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Thursday, 21 June 2007
Page: 77


Mr SWAN (2:18 PM) —My question is directed to the Prime Minister. How can the Prime Minister claim that working families in Australia have never been better off when new Reserve Bank figures released today show a further increase in the proportion of household income consumed by mortgage interest has reached a record 9.5 per cent? Prime Minister, is it a fact that the proportion of household income consumed by mortgage interest has more than doubled since 1991, with the majority of the increase occurring since interest rates started rising in 2002?


Mr HOWARD (Prime Minister) —It is the case that people are buying ever more expensive houses, and they are doing that because of a number of factors. One of them is that interest rates are lower and people can borrow more. The member for Lilley is very good at selectively quoting from things.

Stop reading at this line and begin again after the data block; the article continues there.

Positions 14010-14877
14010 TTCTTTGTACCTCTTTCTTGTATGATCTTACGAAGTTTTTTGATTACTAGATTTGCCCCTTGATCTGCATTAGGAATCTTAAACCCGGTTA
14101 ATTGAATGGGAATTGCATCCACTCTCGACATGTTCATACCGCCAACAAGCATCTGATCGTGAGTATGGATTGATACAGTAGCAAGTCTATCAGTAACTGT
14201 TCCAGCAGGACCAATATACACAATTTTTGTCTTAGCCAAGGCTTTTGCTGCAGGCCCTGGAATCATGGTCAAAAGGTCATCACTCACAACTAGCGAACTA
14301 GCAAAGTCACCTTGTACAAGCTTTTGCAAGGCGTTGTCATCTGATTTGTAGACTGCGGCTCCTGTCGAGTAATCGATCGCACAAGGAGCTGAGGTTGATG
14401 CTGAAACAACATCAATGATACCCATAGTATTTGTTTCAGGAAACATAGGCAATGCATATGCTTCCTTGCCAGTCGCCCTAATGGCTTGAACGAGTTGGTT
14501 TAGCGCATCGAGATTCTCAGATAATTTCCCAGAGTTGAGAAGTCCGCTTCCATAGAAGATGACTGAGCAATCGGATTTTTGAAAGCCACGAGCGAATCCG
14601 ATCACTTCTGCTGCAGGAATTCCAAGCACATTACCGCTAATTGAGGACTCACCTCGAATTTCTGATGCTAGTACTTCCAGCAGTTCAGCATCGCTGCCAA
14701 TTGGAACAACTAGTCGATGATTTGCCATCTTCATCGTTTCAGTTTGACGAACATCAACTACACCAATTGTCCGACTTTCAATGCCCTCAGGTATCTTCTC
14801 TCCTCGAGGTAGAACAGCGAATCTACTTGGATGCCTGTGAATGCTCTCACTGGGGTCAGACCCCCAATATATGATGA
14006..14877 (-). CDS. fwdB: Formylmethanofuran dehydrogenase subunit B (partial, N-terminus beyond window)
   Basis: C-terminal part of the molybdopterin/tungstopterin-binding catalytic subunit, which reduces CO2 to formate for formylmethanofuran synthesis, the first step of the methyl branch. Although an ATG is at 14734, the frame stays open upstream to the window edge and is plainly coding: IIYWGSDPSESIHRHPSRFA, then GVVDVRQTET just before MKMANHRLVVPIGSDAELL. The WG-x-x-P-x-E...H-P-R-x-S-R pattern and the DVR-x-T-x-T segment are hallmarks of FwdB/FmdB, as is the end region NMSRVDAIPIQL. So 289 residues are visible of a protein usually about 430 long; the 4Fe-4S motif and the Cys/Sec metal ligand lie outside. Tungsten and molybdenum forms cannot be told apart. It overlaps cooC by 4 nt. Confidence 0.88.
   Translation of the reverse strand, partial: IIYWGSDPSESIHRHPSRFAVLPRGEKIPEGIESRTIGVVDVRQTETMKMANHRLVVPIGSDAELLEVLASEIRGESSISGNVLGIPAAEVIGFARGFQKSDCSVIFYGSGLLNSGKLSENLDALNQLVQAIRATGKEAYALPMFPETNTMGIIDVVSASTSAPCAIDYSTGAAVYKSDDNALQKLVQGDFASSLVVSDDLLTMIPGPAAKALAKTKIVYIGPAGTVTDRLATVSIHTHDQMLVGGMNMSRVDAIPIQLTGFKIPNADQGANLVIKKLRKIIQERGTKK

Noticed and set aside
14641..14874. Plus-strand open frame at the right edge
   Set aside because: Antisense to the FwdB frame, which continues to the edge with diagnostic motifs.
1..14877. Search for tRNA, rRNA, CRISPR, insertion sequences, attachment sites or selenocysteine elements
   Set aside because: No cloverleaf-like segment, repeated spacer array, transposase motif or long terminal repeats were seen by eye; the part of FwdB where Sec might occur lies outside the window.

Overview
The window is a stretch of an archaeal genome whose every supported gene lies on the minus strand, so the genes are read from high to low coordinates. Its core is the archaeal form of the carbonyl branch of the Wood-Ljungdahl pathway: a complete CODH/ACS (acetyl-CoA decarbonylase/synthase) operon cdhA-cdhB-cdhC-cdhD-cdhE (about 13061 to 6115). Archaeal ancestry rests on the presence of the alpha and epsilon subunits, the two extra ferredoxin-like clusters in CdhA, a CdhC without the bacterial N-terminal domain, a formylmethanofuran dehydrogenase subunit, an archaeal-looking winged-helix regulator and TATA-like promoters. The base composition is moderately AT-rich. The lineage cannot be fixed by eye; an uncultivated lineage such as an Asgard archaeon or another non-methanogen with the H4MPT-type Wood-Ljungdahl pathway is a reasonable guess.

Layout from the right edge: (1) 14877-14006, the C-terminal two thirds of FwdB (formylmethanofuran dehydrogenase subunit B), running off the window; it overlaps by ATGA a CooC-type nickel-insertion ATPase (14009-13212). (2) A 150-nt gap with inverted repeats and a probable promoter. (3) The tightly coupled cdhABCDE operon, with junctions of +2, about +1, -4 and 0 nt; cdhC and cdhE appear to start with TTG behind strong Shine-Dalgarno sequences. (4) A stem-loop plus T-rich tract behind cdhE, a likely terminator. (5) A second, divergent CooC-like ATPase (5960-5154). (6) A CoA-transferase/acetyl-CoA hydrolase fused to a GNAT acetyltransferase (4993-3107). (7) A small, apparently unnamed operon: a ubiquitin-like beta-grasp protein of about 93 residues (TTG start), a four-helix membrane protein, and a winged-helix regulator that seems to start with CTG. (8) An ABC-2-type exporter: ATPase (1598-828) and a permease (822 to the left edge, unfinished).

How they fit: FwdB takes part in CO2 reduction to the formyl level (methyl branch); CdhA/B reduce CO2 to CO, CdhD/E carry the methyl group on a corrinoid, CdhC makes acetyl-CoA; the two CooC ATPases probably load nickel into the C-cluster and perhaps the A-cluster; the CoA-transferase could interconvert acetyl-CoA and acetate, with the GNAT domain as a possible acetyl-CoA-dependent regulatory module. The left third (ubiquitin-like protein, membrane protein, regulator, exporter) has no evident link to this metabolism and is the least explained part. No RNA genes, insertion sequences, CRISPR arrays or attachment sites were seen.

Opposition members interjecting—


Mr HOWARD —Well, he is. The Reserve Bank’s March 2007 Financial Stability Review says:

The average mortgage repayment on a new owner-occupied loan as a share of average disposable income is below its peak in 1989.

In other words, notwithstanding the fact that people can now afford to buy ever more expensive houses, it is still below the 1989 peak. So I do not know what the member for Lilley is talking about. I recognise that some Australian families are doing it tough. I always have and I always will. No matter who is in office, there will always be some families who miss out. If you look at overall wages, if you look at unemployment, which is at a 33-year low, you will find that if fairness is the chance of a job of then, as Tony Blair famously said and truthfully said, fairness in Australia is at a 32-year high.